The Roman Empire was on a gold standard, minting and using the aureus from the 3rd century B.C. until the 4th century A.D. The aureus initially contained 10.9 grams of gold, which was worth about 25 denarii, or about a month’s wages. As the empire devolved into promising more and more services (grain subsidies, public entertainment, and a huge bureaucracy and military establishment) it soon exceeded revenues generated through taxation. To make up for the difference, the aureus was steadily debased so that by 50 B.C. it contained 9.09 grams of gold, 8.18 grams by 46 B.C., 7.27 grams by 60 A.D., 6.55 grams by 214 A.D., 5.45 grams by the year 292, 4.54 grams in 312, and 3.29 grams by 367.
Paper money was more easily debased, as the Chinese discovered. Powell noted that seven different Chinese dynasties issued paper money to pay their bills and all of them eventually collapsed or were defeated by others that issued their own paper currency. Between 1260 and 1390, the money supply increased by more than 3,200-fold, causing the collapse of the Song and Yuan dynasties. The Ming dynasty’s currency lost 99 percent of its value by 1425, and the following Ch’ing dynasty destroyed its currency altogether within 11 years. It tried again with a new paper currency which lasted only eight years.
In England the penny contained 1,438 milligrams of silver in 1299, but by 1526 it had been debased to 687 milligrams, falling further to 518 milligrams by the year 1552 under King Edward VI.
But Powell noted that the worst debasements occurred with the establishment of central banks around the year 1900. Central banks served two primary purposes: to allow governments to spend more than they could raise in taxes or borrowing, and to protect the banking cartel when its members were threatened with insolvency.
Powell noted that the most famous runaway inflation was between June 1921 and July 1924 under the Weimar Republic in Germany. Though widely considered the result of heavy reparations demanded after World War I, Powell disagrees:
Before the war, Germany had established a big welfare state, and during the war it expanded dramatically. It wasn’t dismantled after the war. Germany had a financially troubled government-run pension system like our Social Security. The German government provided health insurance for millions of people. There were German government programs for 1.5 million disabled veterans. The German government bailed out municipalities. The government lavished subsidies on the arts. There were government-run theaters and opera houses. Government-owned railroads lost money. Government-run enterprises couldn’t even make money producing margarine and sausages.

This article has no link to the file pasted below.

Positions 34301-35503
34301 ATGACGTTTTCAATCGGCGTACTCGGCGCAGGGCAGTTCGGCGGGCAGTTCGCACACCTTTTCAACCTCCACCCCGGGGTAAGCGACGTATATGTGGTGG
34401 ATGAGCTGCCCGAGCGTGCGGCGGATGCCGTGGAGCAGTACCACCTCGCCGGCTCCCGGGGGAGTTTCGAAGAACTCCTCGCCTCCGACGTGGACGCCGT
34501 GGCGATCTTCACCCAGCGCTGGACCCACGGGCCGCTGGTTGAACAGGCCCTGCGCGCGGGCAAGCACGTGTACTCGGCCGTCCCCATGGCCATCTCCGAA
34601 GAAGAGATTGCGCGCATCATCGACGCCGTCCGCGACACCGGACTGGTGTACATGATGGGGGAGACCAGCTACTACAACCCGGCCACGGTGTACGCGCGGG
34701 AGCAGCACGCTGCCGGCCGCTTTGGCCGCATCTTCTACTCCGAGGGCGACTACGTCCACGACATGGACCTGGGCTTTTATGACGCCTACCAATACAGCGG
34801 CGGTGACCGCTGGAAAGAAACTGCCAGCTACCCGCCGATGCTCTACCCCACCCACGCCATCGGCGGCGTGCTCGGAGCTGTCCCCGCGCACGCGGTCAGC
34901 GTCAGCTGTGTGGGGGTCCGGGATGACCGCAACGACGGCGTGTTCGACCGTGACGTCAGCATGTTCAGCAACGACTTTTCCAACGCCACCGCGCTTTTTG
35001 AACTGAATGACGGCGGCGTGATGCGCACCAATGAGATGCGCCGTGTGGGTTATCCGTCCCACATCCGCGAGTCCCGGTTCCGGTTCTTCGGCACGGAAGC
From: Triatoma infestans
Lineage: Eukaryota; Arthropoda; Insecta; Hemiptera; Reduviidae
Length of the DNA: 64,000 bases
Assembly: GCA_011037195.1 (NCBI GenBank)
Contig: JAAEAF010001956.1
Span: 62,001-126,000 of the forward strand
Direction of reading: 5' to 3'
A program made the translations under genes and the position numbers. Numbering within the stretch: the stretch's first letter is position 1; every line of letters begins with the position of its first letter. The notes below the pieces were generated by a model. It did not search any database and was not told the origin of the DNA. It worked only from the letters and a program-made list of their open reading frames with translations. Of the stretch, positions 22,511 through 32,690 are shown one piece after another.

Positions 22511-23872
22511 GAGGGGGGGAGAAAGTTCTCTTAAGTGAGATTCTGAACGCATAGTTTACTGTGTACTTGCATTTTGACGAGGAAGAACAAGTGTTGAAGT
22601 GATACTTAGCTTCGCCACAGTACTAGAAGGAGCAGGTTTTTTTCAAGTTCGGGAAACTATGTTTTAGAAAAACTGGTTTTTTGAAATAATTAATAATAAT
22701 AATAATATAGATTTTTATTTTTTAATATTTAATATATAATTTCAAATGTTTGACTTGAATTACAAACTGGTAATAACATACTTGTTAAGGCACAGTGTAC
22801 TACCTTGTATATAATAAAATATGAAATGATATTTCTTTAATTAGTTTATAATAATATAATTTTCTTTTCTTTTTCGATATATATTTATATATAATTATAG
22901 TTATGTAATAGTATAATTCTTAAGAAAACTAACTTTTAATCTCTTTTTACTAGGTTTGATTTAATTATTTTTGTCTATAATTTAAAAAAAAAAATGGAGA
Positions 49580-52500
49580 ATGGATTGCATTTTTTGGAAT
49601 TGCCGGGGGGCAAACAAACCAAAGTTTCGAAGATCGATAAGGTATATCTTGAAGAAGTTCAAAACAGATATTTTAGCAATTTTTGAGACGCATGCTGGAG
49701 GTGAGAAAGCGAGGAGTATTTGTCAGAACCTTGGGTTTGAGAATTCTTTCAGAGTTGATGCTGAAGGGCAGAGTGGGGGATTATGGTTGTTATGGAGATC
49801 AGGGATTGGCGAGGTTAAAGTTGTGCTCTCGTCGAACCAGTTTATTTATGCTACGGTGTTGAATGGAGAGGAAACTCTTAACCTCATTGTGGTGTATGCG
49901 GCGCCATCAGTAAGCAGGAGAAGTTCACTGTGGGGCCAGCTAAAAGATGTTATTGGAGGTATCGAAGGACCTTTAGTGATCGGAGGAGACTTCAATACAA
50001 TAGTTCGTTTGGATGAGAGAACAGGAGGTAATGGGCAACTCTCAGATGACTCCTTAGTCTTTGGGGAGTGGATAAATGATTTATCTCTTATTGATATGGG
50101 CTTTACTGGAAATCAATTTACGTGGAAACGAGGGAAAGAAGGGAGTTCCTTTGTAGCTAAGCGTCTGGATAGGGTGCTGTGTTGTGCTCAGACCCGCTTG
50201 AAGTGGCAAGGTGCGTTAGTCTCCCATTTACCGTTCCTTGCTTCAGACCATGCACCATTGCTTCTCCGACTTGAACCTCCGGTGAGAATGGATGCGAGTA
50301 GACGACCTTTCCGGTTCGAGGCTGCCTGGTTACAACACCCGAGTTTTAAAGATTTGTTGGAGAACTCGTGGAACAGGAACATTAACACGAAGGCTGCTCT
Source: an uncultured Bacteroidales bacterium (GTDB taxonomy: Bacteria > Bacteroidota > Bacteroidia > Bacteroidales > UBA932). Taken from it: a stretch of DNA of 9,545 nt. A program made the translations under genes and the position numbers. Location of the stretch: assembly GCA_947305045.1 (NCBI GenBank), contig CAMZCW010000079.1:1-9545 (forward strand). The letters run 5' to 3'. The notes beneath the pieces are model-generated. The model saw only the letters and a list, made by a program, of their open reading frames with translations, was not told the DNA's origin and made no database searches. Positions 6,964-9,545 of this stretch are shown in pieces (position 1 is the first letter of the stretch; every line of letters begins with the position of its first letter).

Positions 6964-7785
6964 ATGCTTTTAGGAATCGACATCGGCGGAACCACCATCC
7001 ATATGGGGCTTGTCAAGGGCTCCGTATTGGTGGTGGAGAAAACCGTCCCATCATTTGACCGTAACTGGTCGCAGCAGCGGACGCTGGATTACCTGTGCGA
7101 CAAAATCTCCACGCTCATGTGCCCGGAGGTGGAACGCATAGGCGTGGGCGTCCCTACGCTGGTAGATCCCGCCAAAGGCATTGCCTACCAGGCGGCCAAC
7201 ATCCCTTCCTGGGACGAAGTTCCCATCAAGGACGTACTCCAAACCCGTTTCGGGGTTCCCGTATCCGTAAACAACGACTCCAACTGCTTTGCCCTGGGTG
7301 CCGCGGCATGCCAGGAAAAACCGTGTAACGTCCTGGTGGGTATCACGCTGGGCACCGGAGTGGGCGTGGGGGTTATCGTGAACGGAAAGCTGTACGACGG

Greece’s problems today are the same as Germany’s were — a welfare state run wild: Unionized workers get paid for 14 months’ work every 12 months, while nearly one out of four Greeks work for the government. Exceedingly generous pension and health insurance benefits begin at age 50 in many industries.
Argentina provides another example of how politicians’ promises and overspending will destroy even the most advanced and wealthy country. From 1870 to 1913 its industrial growth exceeded even that of the United States with its Gross Domestic Product reaching 72 percent of the U.S. level by 1913. But that was the high point. In 1916, a new President was elected, leading the Radical party, and promising “fundamental change.” A federal pension plan was installed along with mandatory health insurance and “investment” in low-income housing. By the time Juan Peron was elected in 1946, Argentina’s welfare state had significantly reduced the country’s output to half of that of the United States, and his expansion of bureaucracy, labor unions, and social spending sounded its death knell. The country was forced to borrow and depreciate its currency through inflation, resulting finally in hyperinflation in 1989. Its default on $93 billion of its debt in 2002 is still the largest default in history.
Today Argentina remains a skeleton of its former glory, with its GDP per capita ranking 52nd in the world. In 1913, it was second. As noted by Charles Scaliger, who lived in Argentina in his teen years,
All of Argentina’s woes have their roots in misbegotten policies inaugurated decades ago by Juan Peron and his fellow “social reformers.” Peron, like Franklin D. Roosevelt, never saw a social problem that he did not believe could be fixed by the creative application of government power — financed, of course, by taxation [and inflation]. Much of the socialist legislation he and his successors enacted continues to eat away Argentina’s remaining wealth, transforming a country that a century ago had one of the world’s strongest economies into a basket case rivaling Zimbabwe or any other of the long, sad parade of nations whose rulers have spent them into bankruptcy.
What about the rich United States? Powell is pessimistic, claiming that “as long as there is money in the lockbox, political pressure will be overwhelming to spend it [and] the tens of millions of voters who receive government benefits … are likely to demonize courageous politicians who suggest the government can no longer afford to pay for everything.” The opportunity to rein in spending will come with the default, which will become immediately and painfully obvious when government benefit checks are late, prices at the grocery store are being raised every week, and the stock market tanks. Only then, says Powell, will it be “likely to break the iron grip of pro-spending lobbyists and [begin to] make serious reforms possible.”